Yesterday, amid growing concerns about defects in foreclosure procedures, a bi-partisan, 50-state mortgage foreclosure group, led by Iowa’s Attorney General, announced an investigation into the alleged practice of "robo-signing" by mortgage loan servicers. Broadly speaking, "robo-signing" refers to signing documents without knowledge of their accuracy, but the investigation will focus on mortgage loan servicers that "signed affidavits or signed other documents in support of either a judicial or non-judicial foreclosure" without "personal knowledge of the facts asserted in the documents." The working group’s announcement also notes that some affidavits that were submitted in the foreclosure proceedings may not have been properly notarized, in violation of state law.

Yesterday’s announcement follows a number of other statements and announcements from around the country regarding examinations of foreclosure practices, including:

  • Florida’s Attorney General sent letters to a number of major lenders and servicers requesting meetings with executives "to discuss ways to promptly and effectively redeem the integrity of the foreclosure process and ensure the marketability of real estate titles in Florida." The letter explained that the Attorney General was "distressed to learn from media reports that [the lenders] may have engaged in filing faulty affidavits in foreclosure cases in Florida courts with regard to ownership of promissory notes and affidavits that attested to personal knowledge."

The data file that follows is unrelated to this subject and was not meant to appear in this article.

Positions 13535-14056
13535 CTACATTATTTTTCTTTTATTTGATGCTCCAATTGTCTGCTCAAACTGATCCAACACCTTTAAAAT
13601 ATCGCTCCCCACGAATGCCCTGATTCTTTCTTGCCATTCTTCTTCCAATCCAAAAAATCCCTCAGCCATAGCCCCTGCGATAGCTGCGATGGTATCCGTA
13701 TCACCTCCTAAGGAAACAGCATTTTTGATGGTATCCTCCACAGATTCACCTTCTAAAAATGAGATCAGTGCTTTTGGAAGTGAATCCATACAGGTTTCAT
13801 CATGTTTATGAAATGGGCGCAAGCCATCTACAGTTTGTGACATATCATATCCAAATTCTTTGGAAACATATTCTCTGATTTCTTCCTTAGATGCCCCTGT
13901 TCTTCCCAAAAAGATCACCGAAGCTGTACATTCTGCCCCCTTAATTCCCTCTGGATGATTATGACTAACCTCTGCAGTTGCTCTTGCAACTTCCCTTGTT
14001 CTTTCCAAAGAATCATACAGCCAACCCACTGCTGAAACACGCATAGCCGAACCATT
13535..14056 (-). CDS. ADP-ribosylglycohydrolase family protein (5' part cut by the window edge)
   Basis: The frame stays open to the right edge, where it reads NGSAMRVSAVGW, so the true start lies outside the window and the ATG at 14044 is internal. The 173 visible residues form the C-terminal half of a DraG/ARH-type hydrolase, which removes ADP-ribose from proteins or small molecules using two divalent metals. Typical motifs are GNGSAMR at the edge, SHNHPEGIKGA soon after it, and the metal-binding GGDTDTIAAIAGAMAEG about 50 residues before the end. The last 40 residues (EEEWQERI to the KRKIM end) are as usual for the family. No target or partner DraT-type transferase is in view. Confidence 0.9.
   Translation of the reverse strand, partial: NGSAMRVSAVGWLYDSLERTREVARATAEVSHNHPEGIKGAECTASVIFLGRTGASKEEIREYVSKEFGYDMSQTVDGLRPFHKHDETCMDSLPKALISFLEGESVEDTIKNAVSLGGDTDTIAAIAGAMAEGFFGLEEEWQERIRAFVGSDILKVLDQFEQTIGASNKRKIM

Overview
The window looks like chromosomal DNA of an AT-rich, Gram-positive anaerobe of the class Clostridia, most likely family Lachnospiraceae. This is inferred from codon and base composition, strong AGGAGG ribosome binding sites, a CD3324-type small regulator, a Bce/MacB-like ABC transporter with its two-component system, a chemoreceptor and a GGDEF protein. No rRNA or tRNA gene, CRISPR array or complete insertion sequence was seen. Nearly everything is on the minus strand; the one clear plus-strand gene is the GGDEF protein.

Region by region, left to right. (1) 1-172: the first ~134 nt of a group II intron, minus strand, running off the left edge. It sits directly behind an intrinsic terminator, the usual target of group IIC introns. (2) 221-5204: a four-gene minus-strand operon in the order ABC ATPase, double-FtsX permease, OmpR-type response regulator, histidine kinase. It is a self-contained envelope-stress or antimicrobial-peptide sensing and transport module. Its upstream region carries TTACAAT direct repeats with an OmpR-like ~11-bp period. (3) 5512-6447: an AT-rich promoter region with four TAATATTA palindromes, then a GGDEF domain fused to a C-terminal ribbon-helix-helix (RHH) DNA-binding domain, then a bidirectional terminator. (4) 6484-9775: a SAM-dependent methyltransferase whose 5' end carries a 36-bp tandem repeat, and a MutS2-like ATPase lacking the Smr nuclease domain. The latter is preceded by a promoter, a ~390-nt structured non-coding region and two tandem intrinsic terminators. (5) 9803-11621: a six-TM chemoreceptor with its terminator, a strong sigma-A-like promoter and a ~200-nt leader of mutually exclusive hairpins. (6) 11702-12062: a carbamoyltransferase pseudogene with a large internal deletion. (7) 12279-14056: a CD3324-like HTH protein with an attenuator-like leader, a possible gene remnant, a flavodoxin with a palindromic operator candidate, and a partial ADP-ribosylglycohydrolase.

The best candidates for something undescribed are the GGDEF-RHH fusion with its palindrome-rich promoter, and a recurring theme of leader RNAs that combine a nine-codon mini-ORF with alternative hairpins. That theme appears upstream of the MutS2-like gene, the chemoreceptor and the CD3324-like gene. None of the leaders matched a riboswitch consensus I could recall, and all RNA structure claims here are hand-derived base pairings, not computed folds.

• GMAC Mortgage, a subsidiary of Ally Financial and one of the nation’s largest mortgage lenders, which two weeks ago announced a 23-state review of defective foreclosure practices, issued a press release on Tuesday announcing its intention to review foreclosure procedures in all 50 states and explaining additional measures it was taking to ensure appropriate foreclosure procedures were followed: "foreclosure sale files nationwide receive an additional review by a specialized team to ensure that: home preservation procedures have been fully followed; the timing and substance of the foreclosure is appropriate; and the file itself is in good order and complies with all laws and requirements of the state of jurisdiction."

These developments are fueling calls for a national foreclosure moratorium, which many fear would further damage the housing markets. As White House Press Secretary Gibbs said in a press briefing on Tuesday, "We also have pointed out, though, that the idea of a national moratorium would impact the recovery in the housing sector, as anybody that wished to enter into a contract or execute a contract to purchase a home that had previously been foreclosed on, that process stops. That means houses and neighborhoods remain empty even if there are buyers ready, willing and able to do so. So we want to protect consumers. We support what state attorneys generals are doing in looking into the mortgage process to ensure that consumers are protected."